Tag Archives: writing
My recent book-buying binge has included a number of Mennonite authors. Aside from the Wes Funk books, which I ordered from Laird Books in Regina, Saskatchewan (and who provided excellent customer service), I acquired all of the Mennonite-related books from amazon.com’s network of independent sellers.
Birdsell, Sandra. Agassiz: A Novel in Stories. Minneapolis: Milkweed, 1991.
I haven’t read much of Birdsell’s work though she was one of the influential Mennonite writers at the beginning of the “Mennonite miracle” in Canadian writing during the 1980s. I decided that this summer would be a good time to remedy this lack.
Funk, Wes. Cherry Blossoms. Regina: Your Nickel’s Worth, 2012.
—. Dead Rock Stars. Illus. Kevin Hastings. Regina: Your Nickel’s Worth, 2015.
—. Wes Side Story: A Memoir. Regina: Your Nickel’s Worth, 2014.
I recently heard about Funk’s work. It is apparently explicitly queer, which is exciting because queer Mennonite literature is a major research interest of mine. I bought copies of all of his books that I could find (there’s one more that I haven’t been able to find anywhere).
Janzen, Jean. Elements of Faithful Writing. Kitchener: Pandora, 2004.
As I mentioned in a recent post, I haven’t read much of Janzen’s work, but am trying to remedy that. This book is one that gets cited often in metacritical discussions of Mennonite literature, and thus feels essential for me to read.
Waltner-Toews, David. One Foot in Heaven. Regina: Couteau, 2005.
I love Waltner-Toews’s poetry and am excited to read some of his fiction.
Yaguchi, Yorifumi. The Wing-Beaten Air: My Life and My Writing. Intercourse: Good, 2008.
I also really enjoy Yaguchi’s poetry, and look forward to reading this memoir.
The “plus one” referred to in the title of this post is the new Modern Language Association style manual, which I received free because I am an MLA member:
MLA Handbook. 8th ed. New York: Modern Language Association, 2016.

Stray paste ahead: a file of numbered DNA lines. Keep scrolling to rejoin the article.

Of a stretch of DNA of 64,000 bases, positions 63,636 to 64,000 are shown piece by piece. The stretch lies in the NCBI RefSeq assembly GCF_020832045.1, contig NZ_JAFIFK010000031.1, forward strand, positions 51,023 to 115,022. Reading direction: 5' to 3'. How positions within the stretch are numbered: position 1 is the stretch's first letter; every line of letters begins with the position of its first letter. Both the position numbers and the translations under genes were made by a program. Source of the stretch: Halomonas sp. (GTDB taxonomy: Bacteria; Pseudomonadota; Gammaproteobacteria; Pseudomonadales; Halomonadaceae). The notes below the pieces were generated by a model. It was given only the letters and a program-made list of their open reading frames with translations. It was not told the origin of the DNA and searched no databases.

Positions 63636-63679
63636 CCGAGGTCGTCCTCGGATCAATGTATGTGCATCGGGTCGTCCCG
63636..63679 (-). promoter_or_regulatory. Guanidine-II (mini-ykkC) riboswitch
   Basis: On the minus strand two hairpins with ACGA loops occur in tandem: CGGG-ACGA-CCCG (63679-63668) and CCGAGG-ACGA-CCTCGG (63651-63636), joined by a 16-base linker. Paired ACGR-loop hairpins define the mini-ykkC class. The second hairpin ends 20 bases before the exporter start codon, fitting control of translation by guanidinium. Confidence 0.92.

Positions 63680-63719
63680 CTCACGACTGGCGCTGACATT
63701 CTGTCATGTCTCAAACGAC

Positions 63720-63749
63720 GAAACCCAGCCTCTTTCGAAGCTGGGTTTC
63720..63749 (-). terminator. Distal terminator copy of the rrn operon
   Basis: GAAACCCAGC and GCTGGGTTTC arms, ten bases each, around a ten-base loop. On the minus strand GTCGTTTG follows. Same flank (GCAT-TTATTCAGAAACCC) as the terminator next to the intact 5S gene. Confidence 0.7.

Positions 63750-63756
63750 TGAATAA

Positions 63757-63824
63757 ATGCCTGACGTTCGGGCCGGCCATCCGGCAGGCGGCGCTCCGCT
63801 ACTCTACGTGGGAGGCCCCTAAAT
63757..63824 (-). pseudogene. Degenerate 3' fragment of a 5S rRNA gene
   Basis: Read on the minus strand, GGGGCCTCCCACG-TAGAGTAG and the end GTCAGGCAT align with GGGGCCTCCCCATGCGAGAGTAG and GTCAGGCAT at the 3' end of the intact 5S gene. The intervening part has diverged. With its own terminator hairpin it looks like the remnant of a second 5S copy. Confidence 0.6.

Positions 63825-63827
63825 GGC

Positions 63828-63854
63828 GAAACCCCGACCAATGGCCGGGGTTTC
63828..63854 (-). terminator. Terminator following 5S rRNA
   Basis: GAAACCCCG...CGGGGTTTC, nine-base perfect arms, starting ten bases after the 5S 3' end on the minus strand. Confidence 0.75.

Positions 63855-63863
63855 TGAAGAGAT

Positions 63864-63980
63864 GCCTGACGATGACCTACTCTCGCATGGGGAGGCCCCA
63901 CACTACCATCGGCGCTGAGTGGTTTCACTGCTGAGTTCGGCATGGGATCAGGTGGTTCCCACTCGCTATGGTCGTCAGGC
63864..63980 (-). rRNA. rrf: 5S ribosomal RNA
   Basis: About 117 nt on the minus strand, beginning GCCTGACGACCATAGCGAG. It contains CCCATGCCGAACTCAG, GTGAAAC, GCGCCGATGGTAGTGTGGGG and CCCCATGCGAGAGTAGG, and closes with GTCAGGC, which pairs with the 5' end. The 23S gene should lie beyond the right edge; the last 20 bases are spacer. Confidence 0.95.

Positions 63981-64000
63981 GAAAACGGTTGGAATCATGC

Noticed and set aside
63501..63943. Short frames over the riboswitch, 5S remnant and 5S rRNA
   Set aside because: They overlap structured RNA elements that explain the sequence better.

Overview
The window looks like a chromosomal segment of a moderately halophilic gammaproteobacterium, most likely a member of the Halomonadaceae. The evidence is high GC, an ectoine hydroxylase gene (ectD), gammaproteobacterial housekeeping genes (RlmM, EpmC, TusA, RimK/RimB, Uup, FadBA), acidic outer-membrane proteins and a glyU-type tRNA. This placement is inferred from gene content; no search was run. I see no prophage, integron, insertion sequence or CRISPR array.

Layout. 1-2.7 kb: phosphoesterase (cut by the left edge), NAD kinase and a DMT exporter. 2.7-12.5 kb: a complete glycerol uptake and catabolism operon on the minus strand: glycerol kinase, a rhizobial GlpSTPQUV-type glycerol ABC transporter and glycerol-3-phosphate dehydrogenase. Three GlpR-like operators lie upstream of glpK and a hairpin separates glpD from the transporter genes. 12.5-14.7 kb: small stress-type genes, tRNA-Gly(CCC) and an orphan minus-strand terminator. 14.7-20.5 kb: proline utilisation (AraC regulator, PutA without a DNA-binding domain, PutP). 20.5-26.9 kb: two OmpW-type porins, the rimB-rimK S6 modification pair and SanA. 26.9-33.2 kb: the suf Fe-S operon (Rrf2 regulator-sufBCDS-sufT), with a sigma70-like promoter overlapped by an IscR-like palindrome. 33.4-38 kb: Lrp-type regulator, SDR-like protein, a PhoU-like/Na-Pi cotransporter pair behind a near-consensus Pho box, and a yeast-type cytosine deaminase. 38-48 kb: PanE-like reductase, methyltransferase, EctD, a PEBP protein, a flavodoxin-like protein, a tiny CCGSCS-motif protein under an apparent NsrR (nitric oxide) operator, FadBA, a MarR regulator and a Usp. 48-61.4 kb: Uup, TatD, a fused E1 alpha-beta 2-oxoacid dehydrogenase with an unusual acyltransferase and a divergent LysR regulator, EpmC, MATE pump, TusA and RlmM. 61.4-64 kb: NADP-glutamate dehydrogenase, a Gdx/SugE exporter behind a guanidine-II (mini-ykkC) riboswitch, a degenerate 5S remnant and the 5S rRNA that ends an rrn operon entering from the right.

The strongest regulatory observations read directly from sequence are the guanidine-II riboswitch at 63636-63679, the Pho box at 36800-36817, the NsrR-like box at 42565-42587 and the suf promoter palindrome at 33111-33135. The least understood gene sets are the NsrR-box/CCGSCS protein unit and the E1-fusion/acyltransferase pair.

Once I get a chance to read this I will have to write a post about how I feel about the changes, but just flipping through it and seeing some of the different formatting I am flipping out, and not in a good way. Double-plus ungood. I will have to decide whether or not to use the new formatting for my citations in future posts.
Lee, Catherine J.S., ed. A Splash of Water: Haiku Society of America Members’ Anthology 2015. New York: Haiku Society of America, 2015.
Each year the Haiku Society of America publishes an anthology of work by its members on a specific theme, and each member receives a copy. This year’s theme was water. I’ve read about half of it thus far, and despite the repetition of subject matter a number of the poems are compelling.
Zacharias, Robert, ed. After Identity: Mennonite Writing in North America. University Park: Penn State UP, 2015.
I was very excited to receive this book in the mail today because it is my contributor’s copy! My essay, “Queering Mennonite Literature,” appears on pages 143-58. The book is a collection of revised essays from a 2013 symposium at Penn State on identity issues in Mennonite literature. My essay is nestled between chapters by Di Brandt and Jeff Gundy, two poets and critics whose work has played a major role in my life, and it is a dream come true to be published alongside them. Another of my favorite poets, Julia Spicher Kasdorf, also has an essay in the volume.
Hertz, Sue. Write Choices: Elements of Nonfiction Storytelling. Los Angeles: Sage, 2015.
I have been wanting to write more creative nonfiction, and while I’ve had a bit of success getting published in the genre in the past I still don’t feel like I have a good sense of how to write compelling pieces of it consistently. Therefore, when I was offered an exam copy of this book I was happy to take it with the hope that it will help improve my own writing as well as potentially my students’.
Howard, Tim, with Ali Benjamin. The Keeper: A Life of Saving Goals and Achieving Them. New York: Harper, 2014.
I received this book as a birthday present. Howard is the best American goalkeeper ever, and I am excited to read about his life in the sport that obsesses me.
Schulman, Sarah. Rat Bohemia. New York: Dutton, 1995.
A friend recently recommended this novel to me, and I am especially excited to read it now that I see that it has a blurb from Tony Kushner, whose work I love. I bought it from amazon.com’s network of independent booksellers.